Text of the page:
A few weeks ago, Shanghaiist spoke out against a nitwit AP writer who penned a story about absolutely nothing (and not in the Seinfeld “good nothing” kind of way). Well, our friend at the AP seems to have resurfaced, this time in Shanghai, writing for our city’s finest English language newspaper, Shanghai Daily, under the assumed name “Yuan Qi”. Alright, we admit, this sounds a bit far-fetched. But, we did spot a story that reeked of his style.
In an article titled “Pudgy student breaks leg as bike seat snaps“, readers were told the story of an overweight young man who collapsed his bike on the way to school, broke his leg, went to the hospital, may or may not walk again for a while, may or may not file a lawsuit against the bicycle manufacturer — finito! No theme of a young man overcoming obesity, no warning to kids against unhealthy dietary habits and no mentioning of any relevant policy initiative in a social or a legislative context — nada! Just a plain ol’ story about a random fat kid falling of his bike on his way to school. If one were to press for a highlight in the piece, that’d be the mother recounting the whole ordeal saying, “It’s a heavy burden for our family”. We think she meant the 20,000 kuai hospital bill … maybe.
Why is this news? The article seems far better suited for The Onion, an American satire publication, than a major newspaper with 85,000 daily circulation and thousands more readers online worldwide.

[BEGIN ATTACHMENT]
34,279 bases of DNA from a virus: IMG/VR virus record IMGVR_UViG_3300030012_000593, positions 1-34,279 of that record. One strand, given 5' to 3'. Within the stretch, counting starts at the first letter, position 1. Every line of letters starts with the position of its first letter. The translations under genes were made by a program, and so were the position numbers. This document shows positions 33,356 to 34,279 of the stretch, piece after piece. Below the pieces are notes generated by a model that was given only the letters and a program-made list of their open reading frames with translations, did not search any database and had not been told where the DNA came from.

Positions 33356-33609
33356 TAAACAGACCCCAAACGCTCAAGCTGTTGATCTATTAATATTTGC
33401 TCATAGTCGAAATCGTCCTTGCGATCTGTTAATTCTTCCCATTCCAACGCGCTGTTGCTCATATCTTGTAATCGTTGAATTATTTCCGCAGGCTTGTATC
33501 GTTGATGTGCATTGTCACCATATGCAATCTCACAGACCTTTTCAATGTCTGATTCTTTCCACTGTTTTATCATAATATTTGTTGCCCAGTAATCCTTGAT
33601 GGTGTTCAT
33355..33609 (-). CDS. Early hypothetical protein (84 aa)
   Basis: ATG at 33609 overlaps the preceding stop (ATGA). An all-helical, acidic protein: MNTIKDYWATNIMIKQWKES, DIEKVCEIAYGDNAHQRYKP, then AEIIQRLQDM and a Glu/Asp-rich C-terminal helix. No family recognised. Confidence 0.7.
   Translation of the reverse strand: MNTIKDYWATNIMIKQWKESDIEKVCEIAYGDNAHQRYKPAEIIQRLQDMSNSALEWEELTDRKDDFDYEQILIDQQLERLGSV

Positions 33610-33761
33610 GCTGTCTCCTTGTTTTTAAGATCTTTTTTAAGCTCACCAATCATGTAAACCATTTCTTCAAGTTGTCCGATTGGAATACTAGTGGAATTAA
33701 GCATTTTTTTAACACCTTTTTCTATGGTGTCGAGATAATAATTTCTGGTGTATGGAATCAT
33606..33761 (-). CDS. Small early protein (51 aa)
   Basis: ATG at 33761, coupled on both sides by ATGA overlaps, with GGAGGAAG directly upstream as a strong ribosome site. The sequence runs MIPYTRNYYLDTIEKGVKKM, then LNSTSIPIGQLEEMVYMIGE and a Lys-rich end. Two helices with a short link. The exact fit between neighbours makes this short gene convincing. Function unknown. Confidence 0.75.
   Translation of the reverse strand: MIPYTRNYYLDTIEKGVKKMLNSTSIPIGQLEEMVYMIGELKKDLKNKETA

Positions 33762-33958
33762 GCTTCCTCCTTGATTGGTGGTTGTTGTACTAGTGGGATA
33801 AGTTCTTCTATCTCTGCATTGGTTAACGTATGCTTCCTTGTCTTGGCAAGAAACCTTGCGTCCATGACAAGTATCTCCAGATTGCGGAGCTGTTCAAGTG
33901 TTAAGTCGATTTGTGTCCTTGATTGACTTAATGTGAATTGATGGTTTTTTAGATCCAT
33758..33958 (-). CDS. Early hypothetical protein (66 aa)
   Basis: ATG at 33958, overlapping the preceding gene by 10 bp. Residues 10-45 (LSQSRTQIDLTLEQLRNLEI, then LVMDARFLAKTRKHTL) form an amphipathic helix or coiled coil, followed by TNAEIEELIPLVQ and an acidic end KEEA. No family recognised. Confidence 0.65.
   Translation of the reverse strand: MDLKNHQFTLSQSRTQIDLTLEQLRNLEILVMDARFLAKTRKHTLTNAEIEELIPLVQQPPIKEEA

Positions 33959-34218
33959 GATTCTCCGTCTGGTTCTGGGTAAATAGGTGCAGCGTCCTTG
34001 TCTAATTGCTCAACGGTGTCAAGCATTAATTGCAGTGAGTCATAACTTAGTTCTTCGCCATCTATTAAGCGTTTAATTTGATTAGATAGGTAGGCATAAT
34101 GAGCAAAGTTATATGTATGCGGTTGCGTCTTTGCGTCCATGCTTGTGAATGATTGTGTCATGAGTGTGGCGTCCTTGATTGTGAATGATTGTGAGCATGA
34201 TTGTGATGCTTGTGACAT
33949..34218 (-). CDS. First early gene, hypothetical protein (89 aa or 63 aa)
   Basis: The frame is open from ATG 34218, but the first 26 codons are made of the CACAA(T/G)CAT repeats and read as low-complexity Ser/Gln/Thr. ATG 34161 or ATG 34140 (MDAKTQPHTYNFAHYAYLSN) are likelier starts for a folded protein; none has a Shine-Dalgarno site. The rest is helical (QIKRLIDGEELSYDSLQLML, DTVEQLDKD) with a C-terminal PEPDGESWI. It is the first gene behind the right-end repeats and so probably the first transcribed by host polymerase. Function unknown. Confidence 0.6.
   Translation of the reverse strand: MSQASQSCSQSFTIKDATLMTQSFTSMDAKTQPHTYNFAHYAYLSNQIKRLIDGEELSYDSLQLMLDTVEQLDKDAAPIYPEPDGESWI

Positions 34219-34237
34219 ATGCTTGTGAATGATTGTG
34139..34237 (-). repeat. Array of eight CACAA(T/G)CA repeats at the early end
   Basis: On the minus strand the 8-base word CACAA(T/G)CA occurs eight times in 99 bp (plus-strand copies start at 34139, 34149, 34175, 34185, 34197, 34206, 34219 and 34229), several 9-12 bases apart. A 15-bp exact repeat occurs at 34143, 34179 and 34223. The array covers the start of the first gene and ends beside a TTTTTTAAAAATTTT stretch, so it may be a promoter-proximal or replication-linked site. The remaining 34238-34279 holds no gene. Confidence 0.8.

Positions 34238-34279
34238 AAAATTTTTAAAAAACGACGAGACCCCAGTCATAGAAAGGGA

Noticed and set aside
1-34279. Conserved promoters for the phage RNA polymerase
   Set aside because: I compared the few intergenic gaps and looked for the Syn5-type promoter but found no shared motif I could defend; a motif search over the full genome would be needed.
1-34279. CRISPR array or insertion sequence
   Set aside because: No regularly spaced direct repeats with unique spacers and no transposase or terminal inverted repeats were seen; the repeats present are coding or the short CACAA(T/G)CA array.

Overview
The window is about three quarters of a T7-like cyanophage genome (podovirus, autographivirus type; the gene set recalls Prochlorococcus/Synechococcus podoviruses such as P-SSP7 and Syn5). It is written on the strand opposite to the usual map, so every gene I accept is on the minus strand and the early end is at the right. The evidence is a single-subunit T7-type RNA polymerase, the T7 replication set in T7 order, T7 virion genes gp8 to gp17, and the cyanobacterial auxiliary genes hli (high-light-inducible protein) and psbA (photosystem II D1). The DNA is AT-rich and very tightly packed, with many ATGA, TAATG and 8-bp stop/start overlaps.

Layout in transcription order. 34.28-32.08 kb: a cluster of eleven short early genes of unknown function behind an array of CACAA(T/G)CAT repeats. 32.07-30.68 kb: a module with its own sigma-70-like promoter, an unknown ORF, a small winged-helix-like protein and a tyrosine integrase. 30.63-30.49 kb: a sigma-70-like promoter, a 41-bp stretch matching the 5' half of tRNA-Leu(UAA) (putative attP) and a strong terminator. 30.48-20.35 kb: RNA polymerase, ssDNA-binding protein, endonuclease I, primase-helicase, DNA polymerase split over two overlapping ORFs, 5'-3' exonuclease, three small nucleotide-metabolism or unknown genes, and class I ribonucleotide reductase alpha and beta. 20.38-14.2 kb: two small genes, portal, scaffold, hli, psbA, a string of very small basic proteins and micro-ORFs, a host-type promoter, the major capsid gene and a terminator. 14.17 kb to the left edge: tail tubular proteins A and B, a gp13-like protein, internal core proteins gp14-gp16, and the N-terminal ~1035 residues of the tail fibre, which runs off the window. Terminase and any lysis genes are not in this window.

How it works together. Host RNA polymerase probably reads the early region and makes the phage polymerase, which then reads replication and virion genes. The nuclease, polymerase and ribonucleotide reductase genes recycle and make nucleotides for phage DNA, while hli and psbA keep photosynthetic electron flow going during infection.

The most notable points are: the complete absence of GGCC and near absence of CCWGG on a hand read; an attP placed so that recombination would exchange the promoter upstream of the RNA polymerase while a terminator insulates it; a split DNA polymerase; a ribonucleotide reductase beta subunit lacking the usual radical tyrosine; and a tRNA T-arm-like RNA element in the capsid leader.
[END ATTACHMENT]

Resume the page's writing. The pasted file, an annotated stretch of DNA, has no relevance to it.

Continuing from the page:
We lashed out at the AP guy because he was narrow-minded and unprofessional to have written his “nightmare in Taiyuan” story. Sure, there’s a little bit of that here. But far more importantly, we say this because we care. Shanghaiist like reading Shanghai Daily, probably more than we should admit to. From unruly jaywalkers to women with tight bras, the paper does a commendable job of sifting through otherwise mundane, if not boring, material and turning them into relevant, informative and interesting, albeit somewhat quirky, news articles (this piece notwithstanding). We have even grown to love the paper’s somewhat lacking English writing proficiency. When was the last time you saw “Body parts accidentally thrown out” as a headline in the NY Times? Shanghaiist sincerely hopes that this article is just a blip on Shanghai Daily’s road to greater glory, rather than an ominous sign of more of the same to come.
P.S. Perhaps you are thinking we are above a story like “fat kid falling off his bike”. Nah, we really just wanted a video clip. That would have been soooooooo funny.
P.P.S If a writer thinks calling an overweight kid “fat” is a bit harsh, then labeling him “pudgy” isn’t going to win the writer any congeniality points, either. Just a thought.